The Problem and the Problems with the Problem–Notes on Chapter One

9780143108269Jerry Coyne’s recent book could not have come at a better time. The science-religion debate is out of control.

In the first chapter of this book, Coyne lays out the problem: the notion that science and religion are compatible is detrimentally influential and widespread despite overwhelming and mounting evidence that the two are irredeemably at odds and despite the plethora of contradictory argumentation for the compatibility thesis.

Why is this problem a problem?

In the preface, Coyne notes that his personal interest in this topic relates to the difficulties he has faced in trying to persuade others in the validity of evolution, both as a teacher and author of a well-known pro-evolution anti-creationist book Why Evolution is True. Noting the rather small conversion (or de-conversion, depending on one’s perspective) of his audience given the abundance of empirical evidence, Coyne is moved to consider this issue from a more abstract level—science versus religion. Religious claims about the natural world amount to hypotheses that are being answered in pseudo-scientific terms, and he notes that “religious people were staking their very lives and futures on evidence that wouldn’t come close to, say, the kind of data the U.S. government requires before approving a new drug for depression” (xv). Furthermore, Coyne asserts that accepting the compatibility thesis dilutes science and renders it impotent. Thus, Coyne’s work seeks, in an odd way, to protect religious believers (though I doubt he would phrase it quite this way), and, more importantly, to protect science and its affordances as a natural knowledge enterprise.

There are at least two problems with the problem as identified by Coyne.

On page 22 Coyne hints to some of the implications of accepting a religious worldview that is not based on the types of truths offered by a rigorous and reliable science. He suggests that accepting religious truth claims implies accepting the social and moral imperatives wherewith they are packaged, including the relentless control of sexuality and social order. This element gets only a passing reference in this chapter, and he promises to develop this further in the next. I agree with Coyne on this assertion, but I think its role as a key driver in the compatibility debate is understated, to say the least.

The second problem, and one that I hope to explore more thoroughly, is that Coyne, as with other authors of the same ilk, assume that somehow science is automatically a better truth generator in regards to claims upon which social and moral parameters can be grounded.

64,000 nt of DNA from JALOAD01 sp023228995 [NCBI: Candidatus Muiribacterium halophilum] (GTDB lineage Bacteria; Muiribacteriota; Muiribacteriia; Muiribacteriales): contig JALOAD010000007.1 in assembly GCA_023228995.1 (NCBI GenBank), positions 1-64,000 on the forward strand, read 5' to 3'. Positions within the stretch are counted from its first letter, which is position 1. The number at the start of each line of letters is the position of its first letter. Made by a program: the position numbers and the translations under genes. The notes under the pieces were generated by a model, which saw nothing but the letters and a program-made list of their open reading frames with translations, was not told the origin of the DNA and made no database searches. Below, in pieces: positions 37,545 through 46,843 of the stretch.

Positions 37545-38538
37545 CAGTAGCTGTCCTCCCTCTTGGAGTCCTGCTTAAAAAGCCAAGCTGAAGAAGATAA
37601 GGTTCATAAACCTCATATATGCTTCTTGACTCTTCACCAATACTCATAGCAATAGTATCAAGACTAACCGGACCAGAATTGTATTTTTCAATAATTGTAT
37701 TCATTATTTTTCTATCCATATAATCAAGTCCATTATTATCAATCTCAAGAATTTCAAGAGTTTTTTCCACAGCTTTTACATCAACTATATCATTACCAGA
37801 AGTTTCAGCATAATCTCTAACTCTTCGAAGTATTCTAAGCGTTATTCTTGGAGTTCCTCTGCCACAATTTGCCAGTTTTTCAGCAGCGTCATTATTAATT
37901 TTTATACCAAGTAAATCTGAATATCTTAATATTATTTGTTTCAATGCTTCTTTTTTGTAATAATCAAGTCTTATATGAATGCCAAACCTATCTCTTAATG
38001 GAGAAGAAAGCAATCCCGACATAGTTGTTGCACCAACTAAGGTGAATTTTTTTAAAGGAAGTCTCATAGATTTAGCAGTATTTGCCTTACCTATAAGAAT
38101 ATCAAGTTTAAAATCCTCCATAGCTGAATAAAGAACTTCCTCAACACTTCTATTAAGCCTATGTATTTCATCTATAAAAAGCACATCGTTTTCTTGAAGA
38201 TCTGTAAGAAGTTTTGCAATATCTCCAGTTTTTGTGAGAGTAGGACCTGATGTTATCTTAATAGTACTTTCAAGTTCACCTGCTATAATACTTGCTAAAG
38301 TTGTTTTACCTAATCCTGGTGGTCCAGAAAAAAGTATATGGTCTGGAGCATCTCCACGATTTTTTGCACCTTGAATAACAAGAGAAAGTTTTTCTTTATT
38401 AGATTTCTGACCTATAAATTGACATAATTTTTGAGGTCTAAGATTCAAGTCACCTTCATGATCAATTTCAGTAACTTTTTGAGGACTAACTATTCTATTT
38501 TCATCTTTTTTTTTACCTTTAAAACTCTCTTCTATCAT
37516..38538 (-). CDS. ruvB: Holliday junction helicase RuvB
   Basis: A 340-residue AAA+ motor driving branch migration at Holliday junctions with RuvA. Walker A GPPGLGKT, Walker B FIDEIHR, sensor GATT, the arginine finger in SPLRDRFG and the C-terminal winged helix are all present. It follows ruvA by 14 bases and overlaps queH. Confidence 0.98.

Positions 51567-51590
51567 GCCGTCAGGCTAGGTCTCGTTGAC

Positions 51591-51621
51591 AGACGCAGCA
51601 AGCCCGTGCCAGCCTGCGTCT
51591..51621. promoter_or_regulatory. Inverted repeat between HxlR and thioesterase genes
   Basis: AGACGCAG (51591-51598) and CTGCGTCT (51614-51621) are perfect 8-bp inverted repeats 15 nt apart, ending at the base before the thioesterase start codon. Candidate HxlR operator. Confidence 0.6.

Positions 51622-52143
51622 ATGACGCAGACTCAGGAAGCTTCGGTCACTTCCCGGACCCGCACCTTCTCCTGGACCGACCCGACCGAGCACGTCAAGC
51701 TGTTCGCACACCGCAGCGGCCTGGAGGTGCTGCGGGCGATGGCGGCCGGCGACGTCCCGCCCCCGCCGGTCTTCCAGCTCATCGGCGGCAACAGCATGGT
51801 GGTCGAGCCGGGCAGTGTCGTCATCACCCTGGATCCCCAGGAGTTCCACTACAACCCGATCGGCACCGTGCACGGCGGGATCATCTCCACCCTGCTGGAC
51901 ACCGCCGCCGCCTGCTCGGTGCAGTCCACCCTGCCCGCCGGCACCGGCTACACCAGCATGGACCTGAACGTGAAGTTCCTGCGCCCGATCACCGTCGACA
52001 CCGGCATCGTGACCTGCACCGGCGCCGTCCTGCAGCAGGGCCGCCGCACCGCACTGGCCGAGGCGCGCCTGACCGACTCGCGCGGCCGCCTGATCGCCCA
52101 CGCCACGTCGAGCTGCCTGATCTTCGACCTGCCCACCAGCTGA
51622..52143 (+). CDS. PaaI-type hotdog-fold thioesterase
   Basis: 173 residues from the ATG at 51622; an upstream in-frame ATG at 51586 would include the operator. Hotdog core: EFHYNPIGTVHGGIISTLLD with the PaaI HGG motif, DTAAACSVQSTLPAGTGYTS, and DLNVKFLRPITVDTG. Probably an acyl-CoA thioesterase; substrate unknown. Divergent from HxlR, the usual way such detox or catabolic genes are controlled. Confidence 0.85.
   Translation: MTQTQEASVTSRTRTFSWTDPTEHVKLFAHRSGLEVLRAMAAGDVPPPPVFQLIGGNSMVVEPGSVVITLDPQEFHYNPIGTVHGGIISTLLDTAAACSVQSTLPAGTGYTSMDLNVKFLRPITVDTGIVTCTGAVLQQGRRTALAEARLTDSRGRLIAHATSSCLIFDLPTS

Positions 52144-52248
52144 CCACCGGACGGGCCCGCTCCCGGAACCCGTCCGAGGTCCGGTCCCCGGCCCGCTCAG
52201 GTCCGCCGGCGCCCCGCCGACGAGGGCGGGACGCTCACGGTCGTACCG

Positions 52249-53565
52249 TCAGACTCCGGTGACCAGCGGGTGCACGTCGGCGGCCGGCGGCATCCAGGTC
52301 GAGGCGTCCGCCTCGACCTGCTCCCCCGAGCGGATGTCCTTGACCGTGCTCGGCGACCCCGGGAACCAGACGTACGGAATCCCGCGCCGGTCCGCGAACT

Of course science is a far superior method of generating truths about the natural world, but the realities of how science gets done does not reflect the idealized truth-generating rigorous science that is generally assumed.

Take, for example, the unending science proclaiming the inexorable distinctions between males and females. Every day I see that science is showing how men’s brains are different from women’s brains, how men sleep differently from women, how men drive differently from women, and on and on. Such science, though likely showing some truthful elements, blackens out the ways in which the genders are the same, or the statistical range of similarities. Such studies emphasize a distinction that hides overlaps and contributes to an ethos in which gender segregation is understandable and sensible. All those who fall outside of these norms are instantly pathologized, and this gets translated into a whole host of scientifically-sanctioned social injustices. Now many will argue and say that such representations of science are a product of a pathologically-gender-obsessed media. And while certainly this is a big part of the issue, the selection of research questions produces the types of results that the media wants to report.

This discussion is taking Coyne’s work far beyond what he has written in this first chapter, but it points to larger issues just under the surface of this debate. The point that I want to bring to the fore is that science, like religion (and I am not a big fan of religion), are tools that can be manipulated in multifarious ways. Science is not automatically apolitical, and it is the political dimension of this debate that I think is of the most interest and significance.

Advertisements

Leave a Reply

Fill in your details below or click an icon to log in:

WordPress.com Logo

You are commenting using your WordPress.com account. Log Out /  Change )

Google+ photo

You are commenting using your Google+ account. Log Out /  Change )

Twitter picture

You are commenting using your Twitter account. Log Out /  Change )

Facebook photo

You are commenting using your Facebook account. Log Out /  Change )

Connecting to %s